Runner-up sites: There are many other sites out there that can help get the word out to masses of people all around the world. Make sure you take full advantage of what social media has to offer. Some other popular sites are Instagram, Tumblr, and Myspace


    Sarge Tip

    Want to secure your brand on the internet? Check out www.knowem.com. This site allows you to search over 500 popular social media networks, over 150 domain names, and the entire USPTO database to check for the use of your brand, product, or name.

     

    Compiled by Chris Erwin

  • Build An Email List

    Email blasts can be a very valuable tool that a band/artist can use to keep their fans updated with pertinent information such as upcoming shows, promotions, or just to say “hey.” But how do you begin to gather these email addresses in the first place? Have no fear! There are a ton of ways! Below are 27 easy tips you can use to grab this marketing info.

    1. Put an offer on the back of your business cards to get people to sign up for your newsletter.

    2. Tradeshows – Bring a clipboard or sign-up book with you to tradeshows and ask for permission to send email to those who sign up.

    3. Include a newsletter sign-up link in your signature of all of your emails.

    4.  Send an opt-in email to your address book asking them to join your list.

    5. Join your local chamber of commerce, email the member list (if it’s opt-in) about your services with a link to sign up to your newsletter.

    6. Host your own event – Art galleries, retail shops, consultants (lunch & learn) can all host an event or party and request attendees to sign up.

    7. Offer a birthday club where you give something special to people who sign up.

    8. Incentivize your employees and street team – Give them $ for collecting VALID email addresses.

    9. Giving something for free like a song download. Make visitors sign up to your opt-in form before you let them download it.

    10. Referrals – Ask you customers and fans to refer you, and in exchange you’ll give them a discount or incentive.

    11. Bouncebacks – Get them back! – Send a postcard or call them asking for their updated email address.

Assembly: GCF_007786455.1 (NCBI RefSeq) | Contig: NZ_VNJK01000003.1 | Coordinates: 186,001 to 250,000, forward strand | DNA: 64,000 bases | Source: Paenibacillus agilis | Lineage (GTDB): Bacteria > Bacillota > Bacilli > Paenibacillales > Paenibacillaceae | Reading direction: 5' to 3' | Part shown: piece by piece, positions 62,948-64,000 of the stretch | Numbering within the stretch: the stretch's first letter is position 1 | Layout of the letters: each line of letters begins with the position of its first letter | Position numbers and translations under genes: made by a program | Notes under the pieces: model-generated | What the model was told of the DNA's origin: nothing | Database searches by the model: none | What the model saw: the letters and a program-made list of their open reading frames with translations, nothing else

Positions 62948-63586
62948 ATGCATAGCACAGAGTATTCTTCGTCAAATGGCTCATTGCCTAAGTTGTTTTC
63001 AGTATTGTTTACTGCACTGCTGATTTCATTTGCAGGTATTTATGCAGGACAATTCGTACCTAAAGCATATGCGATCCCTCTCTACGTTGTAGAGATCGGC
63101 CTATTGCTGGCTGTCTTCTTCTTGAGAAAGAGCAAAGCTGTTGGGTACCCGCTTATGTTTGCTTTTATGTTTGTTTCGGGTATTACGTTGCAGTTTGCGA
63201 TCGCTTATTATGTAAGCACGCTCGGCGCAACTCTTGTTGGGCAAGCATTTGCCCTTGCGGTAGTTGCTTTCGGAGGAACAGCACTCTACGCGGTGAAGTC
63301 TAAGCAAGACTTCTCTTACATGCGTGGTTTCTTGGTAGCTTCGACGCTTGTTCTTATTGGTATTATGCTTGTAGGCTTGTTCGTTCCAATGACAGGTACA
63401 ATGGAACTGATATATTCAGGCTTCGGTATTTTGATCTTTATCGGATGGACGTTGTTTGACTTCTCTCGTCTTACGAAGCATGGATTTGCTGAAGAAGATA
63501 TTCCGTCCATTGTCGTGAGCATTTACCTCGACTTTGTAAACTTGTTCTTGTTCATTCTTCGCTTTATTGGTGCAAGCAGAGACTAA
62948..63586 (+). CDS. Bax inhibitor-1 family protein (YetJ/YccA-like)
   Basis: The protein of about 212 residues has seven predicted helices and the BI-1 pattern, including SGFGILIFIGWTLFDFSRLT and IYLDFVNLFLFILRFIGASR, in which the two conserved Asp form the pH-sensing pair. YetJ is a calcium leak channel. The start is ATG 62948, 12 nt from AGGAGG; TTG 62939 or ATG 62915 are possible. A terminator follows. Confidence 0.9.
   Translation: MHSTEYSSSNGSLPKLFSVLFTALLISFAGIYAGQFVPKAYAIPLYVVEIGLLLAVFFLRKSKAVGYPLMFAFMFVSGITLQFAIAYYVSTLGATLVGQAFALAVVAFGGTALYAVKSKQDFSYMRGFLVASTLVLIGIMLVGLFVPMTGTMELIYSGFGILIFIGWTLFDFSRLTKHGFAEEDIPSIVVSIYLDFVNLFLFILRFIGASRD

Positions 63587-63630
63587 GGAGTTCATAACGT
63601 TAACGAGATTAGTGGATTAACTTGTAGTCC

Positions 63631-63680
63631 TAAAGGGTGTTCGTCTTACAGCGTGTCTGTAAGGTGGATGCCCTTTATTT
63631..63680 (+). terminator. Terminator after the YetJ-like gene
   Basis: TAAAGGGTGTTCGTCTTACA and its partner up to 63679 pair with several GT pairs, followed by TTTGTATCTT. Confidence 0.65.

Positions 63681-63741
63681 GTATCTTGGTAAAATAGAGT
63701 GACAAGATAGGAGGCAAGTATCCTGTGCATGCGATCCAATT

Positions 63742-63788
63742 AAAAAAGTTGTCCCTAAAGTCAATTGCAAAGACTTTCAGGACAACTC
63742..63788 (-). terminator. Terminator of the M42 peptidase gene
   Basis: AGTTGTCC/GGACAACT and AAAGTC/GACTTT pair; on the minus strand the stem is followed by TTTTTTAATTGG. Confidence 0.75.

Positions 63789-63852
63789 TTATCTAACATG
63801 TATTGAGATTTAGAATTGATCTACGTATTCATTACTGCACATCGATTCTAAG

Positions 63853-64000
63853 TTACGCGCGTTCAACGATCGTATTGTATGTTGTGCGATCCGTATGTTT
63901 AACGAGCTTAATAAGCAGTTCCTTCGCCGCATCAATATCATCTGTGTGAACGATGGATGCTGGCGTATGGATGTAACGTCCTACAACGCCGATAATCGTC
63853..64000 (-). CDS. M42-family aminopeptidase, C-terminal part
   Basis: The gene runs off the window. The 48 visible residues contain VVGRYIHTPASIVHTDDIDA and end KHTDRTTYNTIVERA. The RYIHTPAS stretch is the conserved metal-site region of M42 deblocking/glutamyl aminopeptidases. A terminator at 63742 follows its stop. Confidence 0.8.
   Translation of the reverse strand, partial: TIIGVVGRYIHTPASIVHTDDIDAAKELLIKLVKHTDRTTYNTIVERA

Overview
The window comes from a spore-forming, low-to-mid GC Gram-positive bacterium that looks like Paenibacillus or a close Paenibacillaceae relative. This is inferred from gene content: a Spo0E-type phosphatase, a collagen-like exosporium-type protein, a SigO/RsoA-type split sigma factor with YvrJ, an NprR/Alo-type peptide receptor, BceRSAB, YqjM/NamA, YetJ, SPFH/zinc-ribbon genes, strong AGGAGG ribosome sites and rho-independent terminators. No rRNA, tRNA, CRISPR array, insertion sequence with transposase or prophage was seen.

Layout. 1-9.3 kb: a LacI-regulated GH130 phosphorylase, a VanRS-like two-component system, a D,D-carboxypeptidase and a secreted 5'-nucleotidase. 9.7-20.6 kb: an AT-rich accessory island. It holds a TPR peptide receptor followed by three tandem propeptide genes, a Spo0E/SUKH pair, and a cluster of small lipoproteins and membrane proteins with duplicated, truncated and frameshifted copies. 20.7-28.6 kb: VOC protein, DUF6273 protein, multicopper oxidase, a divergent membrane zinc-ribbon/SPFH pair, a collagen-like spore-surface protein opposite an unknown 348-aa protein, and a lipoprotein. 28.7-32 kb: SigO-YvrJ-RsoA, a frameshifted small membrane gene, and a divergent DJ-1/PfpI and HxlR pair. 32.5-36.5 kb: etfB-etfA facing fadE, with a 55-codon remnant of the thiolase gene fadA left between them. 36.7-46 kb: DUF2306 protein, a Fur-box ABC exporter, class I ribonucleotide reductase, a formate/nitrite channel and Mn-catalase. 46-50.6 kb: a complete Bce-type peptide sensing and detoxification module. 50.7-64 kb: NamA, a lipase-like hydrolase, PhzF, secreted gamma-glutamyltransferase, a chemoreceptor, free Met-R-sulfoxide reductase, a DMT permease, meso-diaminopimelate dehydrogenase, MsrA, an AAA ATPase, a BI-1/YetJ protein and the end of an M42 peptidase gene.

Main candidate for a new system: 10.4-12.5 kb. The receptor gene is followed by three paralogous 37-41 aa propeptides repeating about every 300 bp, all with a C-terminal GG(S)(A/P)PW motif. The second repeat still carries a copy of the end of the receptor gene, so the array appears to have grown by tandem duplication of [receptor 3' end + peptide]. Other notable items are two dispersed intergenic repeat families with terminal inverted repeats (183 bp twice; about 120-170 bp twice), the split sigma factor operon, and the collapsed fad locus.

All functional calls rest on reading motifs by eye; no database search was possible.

12. Trade newsletter space with a neighboring business or bands, include a link for their opt-in form and ask them to include yours in their newsletter.

    13. Search Engine Optimization (SEO) – Make sure you optimize your site for your keywords. You need to be at the top of the natural search when people are looking for your products or services.

    14. Giveaways – Send people something physical and ask for their email address as well as their postal address.

    15. Do you have a postal list without emails? Send them a direct mail offer they can only get if they sign up to your email list.

    16. Include opt-in forms on every page on your site.

    17. Popup windows – When someone attempts to leave your site, pop up a window and ask for the email address.

    18. Include a forward-to-a-friend link in your emails just in case your recipient wants to forward your content to someone they think will find it interesting.

    19. Include a forward-to-a-friend on every page of your site.

    20. Offer a community – Use social media platforms to host them.

    21. Offer “Email only” discounts and don’t use those offers anywhere but email.

    22. Telemarketing and phone networking – If you’ve got people on the phone, don’t hang up until you ask if you can add them to your newsletter.

    23. Put a fishbowl on your merch booth or the local music store and do a weekly prize giveaway of your product – then announce it to your newsletter. Add everyone who put their card in on to your newsletter list.

    24. Include an opt-in form inside your emails for those people who get your email forwarded to them.

    25. Use Facebook – Host your own group and invite people to it, then post new links often. From time to time, post a link to sign up for your newsletter.

    26. Use Facebook and Twitter – Post the hosted link from your newsletter into Linked Items to spread the word.

    27. Use Facebook – Include an opt-in form on your Facebook Fan page.

    Sarge Tip

    For a great email marketing tool, check out MailChimp.com.

    Now get out there and make some connections!

     

    Compiled by Chris Erwin